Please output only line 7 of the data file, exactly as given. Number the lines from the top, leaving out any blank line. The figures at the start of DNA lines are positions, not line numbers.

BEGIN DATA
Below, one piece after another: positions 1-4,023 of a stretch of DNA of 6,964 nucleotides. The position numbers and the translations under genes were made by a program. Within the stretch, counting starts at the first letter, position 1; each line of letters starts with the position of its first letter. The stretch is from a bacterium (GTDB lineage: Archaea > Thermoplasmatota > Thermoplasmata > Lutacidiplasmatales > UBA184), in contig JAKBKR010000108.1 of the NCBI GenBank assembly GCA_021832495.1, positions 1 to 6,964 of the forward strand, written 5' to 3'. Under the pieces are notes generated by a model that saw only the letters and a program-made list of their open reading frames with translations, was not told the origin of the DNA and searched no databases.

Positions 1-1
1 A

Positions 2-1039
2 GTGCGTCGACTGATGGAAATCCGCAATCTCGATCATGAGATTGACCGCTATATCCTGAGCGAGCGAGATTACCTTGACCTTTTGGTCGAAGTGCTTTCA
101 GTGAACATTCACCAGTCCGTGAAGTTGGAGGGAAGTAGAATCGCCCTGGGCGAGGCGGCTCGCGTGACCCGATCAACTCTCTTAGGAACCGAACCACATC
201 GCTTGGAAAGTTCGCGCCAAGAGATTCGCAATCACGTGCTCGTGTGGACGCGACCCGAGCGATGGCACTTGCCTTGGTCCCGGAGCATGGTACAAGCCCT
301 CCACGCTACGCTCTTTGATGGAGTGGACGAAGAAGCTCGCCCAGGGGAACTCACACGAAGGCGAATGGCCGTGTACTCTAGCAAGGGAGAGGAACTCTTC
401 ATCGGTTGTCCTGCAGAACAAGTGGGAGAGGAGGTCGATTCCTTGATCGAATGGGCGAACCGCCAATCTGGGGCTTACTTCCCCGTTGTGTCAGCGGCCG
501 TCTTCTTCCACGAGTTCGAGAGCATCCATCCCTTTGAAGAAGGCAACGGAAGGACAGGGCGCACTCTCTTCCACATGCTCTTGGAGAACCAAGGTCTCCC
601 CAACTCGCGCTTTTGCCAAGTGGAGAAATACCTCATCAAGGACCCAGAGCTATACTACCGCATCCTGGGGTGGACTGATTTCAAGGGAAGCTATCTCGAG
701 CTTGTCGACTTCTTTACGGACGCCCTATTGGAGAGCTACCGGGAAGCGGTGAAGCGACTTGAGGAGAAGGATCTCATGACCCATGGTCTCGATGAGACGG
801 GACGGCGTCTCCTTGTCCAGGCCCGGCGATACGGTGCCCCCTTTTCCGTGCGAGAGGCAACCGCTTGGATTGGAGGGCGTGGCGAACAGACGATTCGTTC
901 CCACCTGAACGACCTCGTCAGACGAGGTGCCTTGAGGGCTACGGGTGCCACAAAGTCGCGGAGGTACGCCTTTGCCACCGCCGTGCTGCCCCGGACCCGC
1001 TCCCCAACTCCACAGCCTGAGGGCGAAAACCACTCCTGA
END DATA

201 GCTTGGAAAGTTCGCGCCAAGAGATTCGCAATCACGTGCTCGTGTGGACGCGACCCGAGCGATGGCACTTGCCTTGGTCCCGGAGCATGGTACAAGCCCT